Saudi Journal of Anaesthesia

LETTERS TO EDITOR
Year
: 2020  |  Volume : 14  |  Issue : 4  |  Page : 573--574

In response to a comment on lung isolation for lobectomy in elderly post radiation fibrosis of a difficult airway-pediatric double-lumen tube and pediatric ureteroscope as rescue devices


Deyashinee Ghosh, Bhavna Gupta, Atif Khan 
 Department of Anaesthesiology, All India Institute of Medical Sciences, Rishikesh, Uttarakhand, India

Correspondence Address:
Dr. Bhavna Gupta
Department of Anaesthesiology, All India Institute of Medical Sciences, Rishikesh, Uttarakhand
India




How to cite this article:
Ghosh D, Gupta B, Khan A. In response to a comment on lung isolation for lobectomy in elderly post radiation fibrosis of a difficult airway-pediatric double-lumen tube and pediatric ureteroscope as rescue devices.Saudi J Anaesth 2020;14:573-574


How to cite this URL:
Ghosh D, Gupta B, Khan A. In response to a comment on lung isolation for lobectomy in elderly post radiation fibrosis of a difficult airway-pediatric double-lumen tube and pediatric ureteroscope as rescue devices. Saudi J Anaesth [serial online] 2020 [cited 2021 Jan 25 ];14:573-574
Available from: https://www.saudija.org/text.asp?2020/14/4/573/296020


Full Text



Sir,

Lung isolation for one lung ventilation (OLV) in thoracic surgeries is achieved through several methods which include Double Lumen Tube (DLT) and Bronchial blocker (BB). In our elderly patient with an anticipated difficult airway,[1] both DLT and BB were viable options as pointed out.[2] In current practice, DLTs are considered to be the standard of reference for achieving lung isolation. The reasons for this are manifold and most of them are pertinent in our case.

DLTs are quicker to place with a lower incidence of mal-positioning.[3] Placement requires fewer laryngoscopy attempts than when a Single Lumen Tube (SLT) is used with a BB [3] DLTs can be placed without fibre optic bronchoscope (FOB) assistance [3], which becomes important in the context of a narrowed airway where the passage of an appropriately sized Endotracheal tube with a FOB might be challenging. Absolute isolation of the lungs from each other, ease of suctioning from each lung, rapidity of lung collapse, rapid switching from OLV to two-lung ventilation [3] are all advantages of DLTs.

BBs are emerging as another method of lung isolation in recent times especially for the pediatric population where appropriately sized DLTs are unavailable, whereas DLTs remain the gold standard in the adult population. The use of BBs, however, is riddled with complications. BBs require frequent FOB examinations, produce unsatisfactory deflation of the operative lung,[3] might migrate into the trachea.[3] Accidental breaking of the BB and distal migration may also cause airway obstruction.

In the context of a difficult airway requiring OLV, both DLTs and BBs have a place. BBs can be used once the airway has been secured using an SLT.[4] Another proposition is the use of Airway Exchange Catheter (AEC) to change from an SLT to a DLT or to directly use a DLT over the AEC.[4]

In this anticipated difficult airway, arrangements for both methods were made. Upon direct laryngoscopy, Cormack- Lehane Grade 4 was noted and AEC was used before attempting intubation to ensure that airway patency was not lost.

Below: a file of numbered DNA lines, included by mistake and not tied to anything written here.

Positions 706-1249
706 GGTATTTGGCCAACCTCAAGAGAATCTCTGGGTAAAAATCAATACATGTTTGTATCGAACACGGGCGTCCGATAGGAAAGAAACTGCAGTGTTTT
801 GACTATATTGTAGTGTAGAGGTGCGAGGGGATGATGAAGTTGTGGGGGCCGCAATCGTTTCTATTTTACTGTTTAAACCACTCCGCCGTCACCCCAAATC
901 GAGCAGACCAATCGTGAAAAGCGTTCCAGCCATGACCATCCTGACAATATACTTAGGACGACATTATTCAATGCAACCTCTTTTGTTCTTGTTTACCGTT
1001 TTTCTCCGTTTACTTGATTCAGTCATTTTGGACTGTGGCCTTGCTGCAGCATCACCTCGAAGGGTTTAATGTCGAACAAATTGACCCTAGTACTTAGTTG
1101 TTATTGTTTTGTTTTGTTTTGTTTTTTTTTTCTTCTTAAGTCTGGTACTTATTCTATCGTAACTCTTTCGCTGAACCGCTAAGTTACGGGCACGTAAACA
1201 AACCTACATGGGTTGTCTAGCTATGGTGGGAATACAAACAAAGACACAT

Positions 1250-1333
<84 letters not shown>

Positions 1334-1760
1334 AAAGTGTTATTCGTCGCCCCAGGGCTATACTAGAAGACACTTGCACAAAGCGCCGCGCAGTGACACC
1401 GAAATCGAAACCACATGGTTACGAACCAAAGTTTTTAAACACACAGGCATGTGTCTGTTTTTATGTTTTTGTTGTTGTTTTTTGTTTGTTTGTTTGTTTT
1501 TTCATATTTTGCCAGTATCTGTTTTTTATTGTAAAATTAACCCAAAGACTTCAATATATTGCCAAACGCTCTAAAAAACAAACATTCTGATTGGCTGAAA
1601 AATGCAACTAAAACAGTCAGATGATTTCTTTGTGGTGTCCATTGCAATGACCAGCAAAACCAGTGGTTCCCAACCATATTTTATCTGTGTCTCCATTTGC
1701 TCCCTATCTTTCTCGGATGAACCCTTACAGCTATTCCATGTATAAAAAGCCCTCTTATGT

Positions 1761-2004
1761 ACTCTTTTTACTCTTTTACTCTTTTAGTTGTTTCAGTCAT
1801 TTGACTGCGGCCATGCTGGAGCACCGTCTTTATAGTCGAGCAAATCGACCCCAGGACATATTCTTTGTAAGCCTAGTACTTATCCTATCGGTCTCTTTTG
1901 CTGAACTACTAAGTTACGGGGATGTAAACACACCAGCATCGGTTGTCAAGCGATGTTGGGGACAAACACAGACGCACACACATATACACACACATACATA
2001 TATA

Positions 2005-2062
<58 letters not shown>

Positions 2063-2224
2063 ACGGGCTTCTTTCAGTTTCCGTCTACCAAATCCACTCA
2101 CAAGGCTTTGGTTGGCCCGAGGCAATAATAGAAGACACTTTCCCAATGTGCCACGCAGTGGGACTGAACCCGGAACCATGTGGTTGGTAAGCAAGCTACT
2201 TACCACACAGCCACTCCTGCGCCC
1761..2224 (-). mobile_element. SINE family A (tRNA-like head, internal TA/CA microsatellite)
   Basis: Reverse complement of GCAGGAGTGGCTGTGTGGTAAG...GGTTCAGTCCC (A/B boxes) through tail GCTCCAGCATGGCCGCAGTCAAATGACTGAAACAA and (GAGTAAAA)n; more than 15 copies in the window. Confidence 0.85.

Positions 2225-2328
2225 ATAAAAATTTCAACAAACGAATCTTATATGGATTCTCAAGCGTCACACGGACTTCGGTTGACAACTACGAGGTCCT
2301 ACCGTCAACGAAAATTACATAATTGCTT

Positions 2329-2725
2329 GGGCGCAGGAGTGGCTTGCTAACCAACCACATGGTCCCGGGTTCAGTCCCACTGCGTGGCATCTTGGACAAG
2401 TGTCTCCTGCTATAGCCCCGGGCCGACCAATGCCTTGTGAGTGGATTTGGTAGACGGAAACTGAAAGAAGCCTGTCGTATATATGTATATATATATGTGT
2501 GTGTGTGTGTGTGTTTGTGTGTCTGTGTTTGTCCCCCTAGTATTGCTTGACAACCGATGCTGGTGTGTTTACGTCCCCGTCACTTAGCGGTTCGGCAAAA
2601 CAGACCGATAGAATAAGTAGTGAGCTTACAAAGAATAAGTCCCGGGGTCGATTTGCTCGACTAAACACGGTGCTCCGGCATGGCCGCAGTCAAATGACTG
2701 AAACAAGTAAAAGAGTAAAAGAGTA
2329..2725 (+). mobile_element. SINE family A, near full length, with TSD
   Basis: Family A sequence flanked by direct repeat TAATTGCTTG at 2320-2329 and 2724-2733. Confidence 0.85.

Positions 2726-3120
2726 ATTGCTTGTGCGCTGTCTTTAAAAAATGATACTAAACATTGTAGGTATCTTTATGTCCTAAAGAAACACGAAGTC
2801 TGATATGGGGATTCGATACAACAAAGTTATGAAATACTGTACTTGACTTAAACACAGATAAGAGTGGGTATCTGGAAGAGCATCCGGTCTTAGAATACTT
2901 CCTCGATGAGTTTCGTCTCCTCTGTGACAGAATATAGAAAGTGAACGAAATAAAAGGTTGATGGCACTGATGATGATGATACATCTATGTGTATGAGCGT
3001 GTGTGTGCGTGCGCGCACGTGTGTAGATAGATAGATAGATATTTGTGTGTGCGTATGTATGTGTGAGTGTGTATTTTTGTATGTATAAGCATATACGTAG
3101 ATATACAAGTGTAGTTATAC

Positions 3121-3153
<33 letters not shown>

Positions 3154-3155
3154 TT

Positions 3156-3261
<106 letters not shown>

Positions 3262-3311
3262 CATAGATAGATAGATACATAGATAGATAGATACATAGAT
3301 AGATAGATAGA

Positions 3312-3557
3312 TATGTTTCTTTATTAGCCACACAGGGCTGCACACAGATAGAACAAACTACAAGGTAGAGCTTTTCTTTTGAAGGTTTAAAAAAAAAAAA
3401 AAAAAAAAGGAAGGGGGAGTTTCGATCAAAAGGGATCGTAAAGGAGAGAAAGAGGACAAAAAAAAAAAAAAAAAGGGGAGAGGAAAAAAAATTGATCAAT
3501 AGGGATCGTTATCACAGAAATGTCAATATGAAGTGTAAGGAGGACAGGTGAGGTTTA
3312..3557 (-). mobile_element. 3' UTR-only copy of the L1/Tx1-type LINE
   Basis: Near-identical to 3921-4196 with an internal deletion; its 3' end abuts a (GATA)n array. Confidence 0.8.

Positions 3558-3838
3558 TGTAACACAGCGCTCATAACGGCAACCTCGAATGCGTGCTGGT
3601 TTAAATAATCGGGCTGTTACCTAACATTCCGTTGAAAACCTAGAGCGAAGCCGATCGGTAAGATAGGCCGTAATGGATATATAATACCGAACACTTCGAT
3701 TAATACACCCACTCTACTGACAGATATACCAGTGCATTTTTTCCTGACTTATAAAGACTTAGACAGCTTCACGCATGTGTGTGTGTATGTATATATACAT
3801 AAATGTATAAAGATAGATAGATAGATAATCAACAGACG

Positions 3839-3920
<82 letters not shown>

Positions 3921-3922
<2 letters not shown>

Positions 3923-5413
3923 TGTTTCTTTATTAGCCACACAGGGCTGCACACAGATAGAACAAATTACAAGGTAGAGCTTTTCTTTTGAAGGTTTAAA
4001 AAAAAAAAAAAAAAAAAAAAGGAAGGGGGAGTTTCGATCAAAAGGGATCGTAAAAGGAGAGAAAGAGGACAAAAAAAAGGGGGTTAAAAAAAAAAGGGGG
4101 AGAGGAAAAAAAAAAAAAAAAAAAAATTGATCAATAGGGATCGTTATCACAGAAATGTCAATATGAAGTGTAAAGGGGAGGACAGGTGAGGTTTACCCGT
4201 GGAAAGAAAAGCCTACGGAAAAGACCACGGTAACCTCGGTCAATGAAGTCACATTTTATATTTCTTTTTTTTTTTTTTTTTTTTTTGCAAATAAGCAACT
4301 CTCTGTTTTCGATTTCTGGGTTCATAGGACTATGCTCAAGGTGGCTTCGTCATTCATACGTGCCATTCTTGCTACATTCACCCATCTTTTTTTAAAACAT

We preferred a DLT for several reasons. In our elderly patient with multiple comorbidities and reduced cardiovascular reserve, the stress of laryngoscopy would be poorly tolerated. We intended to limit the duration and number of attempts at airway manipulation using a DLT. Since an AEC was already placed, the recommended method of OLV, that is, DLT was attempted first.

Owing to neck irradiation, glottic chink was reduced allowing snug passage of 7.0 mm ID SLT. This is smaller than recommended for adult males. The use of an intraluminal BB with small ID SLT in this patient with already raised airway resistance due to smoking and age-related reduction in lung compliance would have increased susceptibility to further rise in airway pressures [5] and barotrauma. The use of an extraluminal BB would have necessitated the use of an even smaller SLT, causing raised airway pressures and was therefore avoided.

In this case, complications of BBs were weighed against the benefits of DLTs. With appropriate backup measures available, standard procedures for OLV using DLT was followed with necessary situational modifications – resulting in a successful outcome.

Financial support and sponsorship

Nil.

Conflicts of interest

There are no conflicts of interest.

References

1Gupta B, Khan A, Ghosh D. Lung isolation for lobectomy in elderly post radiation fibrosis of a difficult airway-pediatric double-lumen tube and pediatric ureteroscope as rescue devices. Saudi J Anaesth 2020;14:281-3.
2Parab SY. A comment on- “Lung isolation for lobectomy in elderly post radiation fibrosis of a difficult airway-pediatric double-lumen tube and pediatric ureteroscope as rescue devices”. Saudi J Anaesth 2020;14:409-10.
3Brodsky JB. Lung separation and the difficult airway. Br J Anaesth 2009;103(Suppl. 1):i66-75. doi: 10.1093/bja/aep262.
4Campos JH. Lung isolation techniques for patients with difficult airway. Curr Opin Anaesthesiol 2010;23:12-7
5Ho AM, Ng SK, Tsang KH, Au SW, Ng CS, Critchley LA, et al. A technique that may improve the reliability of endobronchial blocker positioning during adult one-lung anaesthesia. Anaesth Intensive Care 2009;37:1012-6.